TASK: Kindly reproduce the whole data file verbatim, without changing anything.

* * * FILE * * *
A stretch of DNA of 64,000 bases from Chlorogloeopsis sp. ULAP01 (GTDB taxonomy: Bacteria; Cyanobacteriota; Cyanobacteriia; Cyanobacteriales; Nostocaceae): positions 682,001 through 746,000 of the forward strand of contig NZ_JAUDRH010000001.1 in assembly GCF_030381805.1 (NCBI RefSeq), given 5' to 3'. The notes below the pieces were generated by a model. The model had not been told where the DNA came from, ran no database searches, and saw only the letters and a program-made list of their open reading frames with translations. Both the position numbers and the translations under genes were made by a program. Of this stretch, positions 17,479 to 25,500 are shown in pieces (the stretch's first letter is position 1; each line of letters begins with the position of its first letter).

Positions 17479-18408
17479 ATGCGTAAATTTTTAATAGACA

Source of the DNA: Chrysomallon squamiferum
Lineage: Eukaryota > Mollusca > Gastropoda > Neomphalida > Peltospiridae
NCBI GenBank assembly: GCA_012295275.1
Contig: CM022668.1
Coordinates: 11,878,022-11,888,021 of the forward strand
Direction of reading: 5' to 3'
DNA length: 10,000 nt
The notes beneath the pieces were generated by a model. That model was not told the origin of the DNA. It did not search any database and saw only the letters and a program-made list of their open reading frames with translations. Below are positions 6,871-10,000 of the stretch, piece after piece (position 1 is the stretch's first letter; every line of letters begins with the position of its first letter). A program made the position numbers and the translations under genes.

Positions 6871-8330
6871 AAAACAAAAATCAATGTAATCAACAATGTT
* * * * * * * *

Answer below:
A stretch of DNA of 64,000 bases from Chlorogloeopsis sp. ULAP01 (GTDB taxonomy: Bacteria; Cyanobacteriota; Cyanobacteriia; Cyanobacteriales; Nostocaceae): positions 682,001 through 746,000 of the forward strand of contig NZ_JAUDRH010000001.1 in assembly GCF_030381805.1 (NCBI RefSeq), given 5' to 3'. The notes below the pieces were generated by a model. The model had not been told where the DNA came from, ran no database searches, and saw only the letters and a program-made list of their open reading frames with translations. Both the position numbers and the translations under genes were made by a program. Of this stretch, positions 17,479 to 25,500 are shown in pieces (the stretch's first letter is position 1; each line of letters begins with the position of its first letter).

Positions 17479-18408
17479 ATGCGTAAATTTTTAATAGACA

Source of the DNA: Chrysomallon squamiferum
Lineage: Eukaryota > Mollusca > Gastropoda > Neomphalida > Peltospiridae
NCBI GenBank assembly: GCA_012295275.1
Contig: CM022668.1
Coordinates: 11,878,022-11,888,021 of the forward strand
Direction of reading: 5' to 3'
DNA length: 10,000 nt
The notes beneath the pieces were generated by a model. That model was not told the origin of the DNA. It did not search any database and saw only the letters and a program-made list of their open reading frames with translations. Below are positions 6,871-10,000 of the stretch, piece after piece (position 1 is the stretch's first letter; every line of letters begins with the position of its first letter). A program made the position numbers and the translations under genes.

Positions 6871-8330
6871 AAAACAAAAATCAATGTAATCAACAATGTT